22 Jun 2018 What To Do Once You Get Your New Dog Home

It’s National Pet Adoption Month and today we’re sharing with you tips for what to do once you get your new dog home. We adopted Shredder back in December, and I’ll never forget the day he came home. His foster family brought him to our house one night during the week so she could see our home and make sure it was safe, and so we could see how Shredder liked it (and us). Never in a million years did I think that we would get to keep him that very night. But that’s exactly what happened. We signed the paperwork, paid the rest of our deposit, was handed his leash and a small ziplock bag of food, and that was it.

We definitely hadn’t done our homework ahead of time. (And before this happens to you, be sure to check out “Before You Adopt a Puppy: What You Need to Know.”)

It was 7:30pm, we had 4 kids to put to bed, lunches to prep for the next day, and work in the morning. Needless to say, we weren’t ready to add a puppy to the mix that very night. But it happened. It was exciting and nerve-racking all at the same time! There is a lot to prepare before you bring your new pup home. We hope that you have already prepared your home for a new dog. And before he actually steps a paw inside, we wanted to give you a few tips on what to do once you get your new dog home.

Take a Day to Settle

Ideally, we would recommend bringing your new dog home on a weekend, or on a day when you can devote the entire day to getting settled. Your dog will want to explore and sniff and see everything, so be sure to give him space to get his bearings straight. Be sure he knows where all the entrances/exits are, and where he will eat and sleep. Keep in mind; it can take a week or more for your new dog to get completely comfortable, so have patience in the process.

Take Your Pooch to the Potty

As soon as your new pup gets home, be sure to show him wherever he’ll be going to the bathroom. If that’s outside, be sure to give him time to sniff out there also. You might want to reinforce positive behavior at this point, so when he goes to the bathroom for the first time, praise and/or a treat may go a long way!

Give Him Space

The last thing you want to do is overwhelm your new dog. This can be especially hard if you have young children who want to pet and play. Be sure to set up a safe space for your pet to have quiet time, and balance that with plenty of love and gentle pets. Take it slow and let your dog take the lead. If you have very young children, never leave your new dog unattended with them. A fabulous resource for families is Family Paws Parent Education. You can learn the tips for proper introduction to young children, and find a local certified trainer to work with you and your unique situation.

Learn to Trust Each Other

Your dog has been around several people at this point, and none of them for a long time, so he’s going to have to learn that you are in it for the long haul. Be sure to be kind and take a gentle approach to teaching what is and is not acceptable behavior. Many rescue dogs can be timid, so being hard on the rules in the beginning could create more problems in the long run.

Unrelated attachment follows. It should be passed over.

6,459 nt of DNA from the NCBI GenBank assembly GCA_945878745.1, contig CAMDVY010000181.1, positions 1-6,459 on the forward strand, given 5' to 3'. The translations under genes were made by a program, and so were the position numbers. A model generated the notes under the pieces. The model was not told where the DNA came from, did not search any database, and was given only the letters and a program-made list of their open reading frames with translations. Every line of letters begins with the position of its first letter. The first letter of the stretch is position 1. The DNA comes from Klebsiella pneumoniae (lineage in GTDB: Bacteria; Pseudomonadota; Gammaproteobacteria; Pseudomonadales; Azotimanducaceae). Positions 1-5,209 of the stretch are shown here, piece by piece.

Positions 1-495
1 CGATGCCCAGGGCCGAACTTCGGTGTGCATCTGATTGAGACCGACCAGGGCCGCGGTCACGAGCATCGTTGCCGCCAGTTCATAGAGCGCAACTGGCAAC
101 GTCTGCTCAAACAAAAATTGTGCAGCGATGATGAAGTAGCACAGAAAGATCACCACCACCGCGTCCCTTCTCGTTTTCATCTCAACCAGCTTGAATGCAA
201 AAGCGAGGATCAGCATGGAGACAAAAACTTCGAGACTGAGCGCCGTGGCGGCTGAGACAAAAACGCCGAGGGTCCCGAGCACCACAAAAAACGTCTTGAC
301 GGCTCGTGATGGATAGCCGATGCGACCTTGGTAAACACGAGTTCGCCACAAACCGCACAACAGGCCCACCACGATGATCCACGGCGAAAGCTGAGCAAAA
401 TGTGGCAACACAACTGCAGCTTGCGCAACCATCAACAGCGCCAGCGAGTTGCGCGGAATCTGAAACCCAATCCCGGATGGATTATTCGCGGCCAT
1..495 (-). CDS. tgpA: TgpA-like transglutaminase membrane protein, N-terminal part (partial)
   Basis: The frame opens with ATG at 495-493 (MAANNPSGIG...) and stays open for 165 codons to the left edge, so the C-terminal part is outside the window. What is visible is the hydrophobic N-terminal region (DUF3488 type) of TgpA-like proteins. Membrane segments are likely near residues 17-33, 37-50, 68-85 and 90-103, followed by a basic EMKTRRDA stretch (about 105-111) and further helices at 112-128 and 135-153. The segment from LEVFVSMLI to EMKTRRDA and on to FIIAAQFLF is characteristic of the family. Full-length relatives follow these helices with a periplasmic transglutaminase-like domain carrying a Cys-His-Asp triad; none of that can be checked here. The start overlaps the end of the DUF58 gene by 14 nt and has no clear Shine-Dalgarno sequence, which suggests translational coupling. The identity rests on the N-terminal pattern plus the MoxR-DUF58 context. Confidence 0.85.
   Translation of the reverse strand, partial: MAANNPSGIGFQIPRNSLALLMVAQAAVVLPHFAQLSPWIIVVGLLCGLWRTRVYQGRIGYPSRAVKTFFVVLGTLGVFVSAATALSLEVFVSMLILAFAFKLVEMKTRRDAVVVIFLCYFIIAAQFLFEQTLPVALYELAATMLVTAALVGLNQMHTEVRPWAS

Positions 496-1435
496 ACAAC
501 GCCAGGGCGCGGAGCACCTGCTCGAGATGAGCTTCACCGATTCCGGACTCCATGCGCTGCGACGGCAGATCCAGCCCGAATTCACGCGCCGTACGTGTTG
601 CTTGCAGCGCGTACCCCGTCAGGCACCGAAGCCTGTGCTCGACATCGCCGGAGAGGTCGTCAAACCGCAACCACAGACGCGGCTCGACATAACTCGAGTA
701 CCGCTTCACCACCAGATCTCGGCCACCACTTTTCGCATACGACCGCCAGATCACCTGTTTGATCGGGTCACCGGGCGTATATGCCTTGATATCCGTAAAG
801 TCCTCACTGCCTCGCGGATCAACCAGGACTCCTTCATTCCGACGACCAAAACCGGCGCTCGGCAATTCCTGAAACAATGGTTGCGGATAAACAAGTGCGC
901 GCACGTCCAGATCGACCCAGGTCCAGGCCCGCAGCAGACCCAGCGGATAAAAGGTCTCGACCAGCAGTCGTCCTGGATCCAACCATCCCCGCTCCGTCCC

Watch for Habits

As your new dog gets more comfortable, you’ll start to see his personality shine. This is also when habits and tendencies start to emerge. We noticed right away that Shredder seemed to scarf down his food in a matter of minutes, so we purchased a few food toys to make him work for his food and encourage his natural instinct to forage. We also learned he was very fond of stealing a few stuffed animals and balls from our boys, so we had to be sure to teach him they were off limits and remove the temptation by giving him his own types of similar toys.

Keep in mind that your new dog isn’t the only one creating new habits. You are as well. Take care with the way you interact with your dog, especially in front of young children. If they see you roughhousing, they will also want to do this. Little children can appear to be little monsters to pets, so be sure to teach proper petting with a hand-over-hand technique, and teach children the safe way to approach and interact with a dog.

Get Your Dog License

Check with your town on the laws for having dogs and be sure to fill out the appropriate paperwork to obtain your dog license. Get this done right away so you make sure he’s safe and protected should he ever get loose and run away.

Give Him Busy Work

Just like a child, a dog can get bored easily. And boredom usually ends up with chewed shoes or something else you don’t want! It starts with giving your pup plenty of exercise, but you can also create many other situations to keep your pup busy and entertained. Toys like Kong or snuffle mats are great to keep your dog occupied. You can even create frozen treats at home to keep your pup busy. These can also be great tools for helping redirect attention from stressful situations, like when young children are around.

Congrats on your new dog! Our last tip is to enjoy your time with your newest family member! Be patient, be kind, ask for help when you need it and have lots of fun! If you have any questions on how to protect your pet now that he’s home, give us a call at 508.528.5200! We can chat about Massachusetts Pet Insurance and Massachusetts Home Insurance, and we would love to send your dog a free “welcome home” present!

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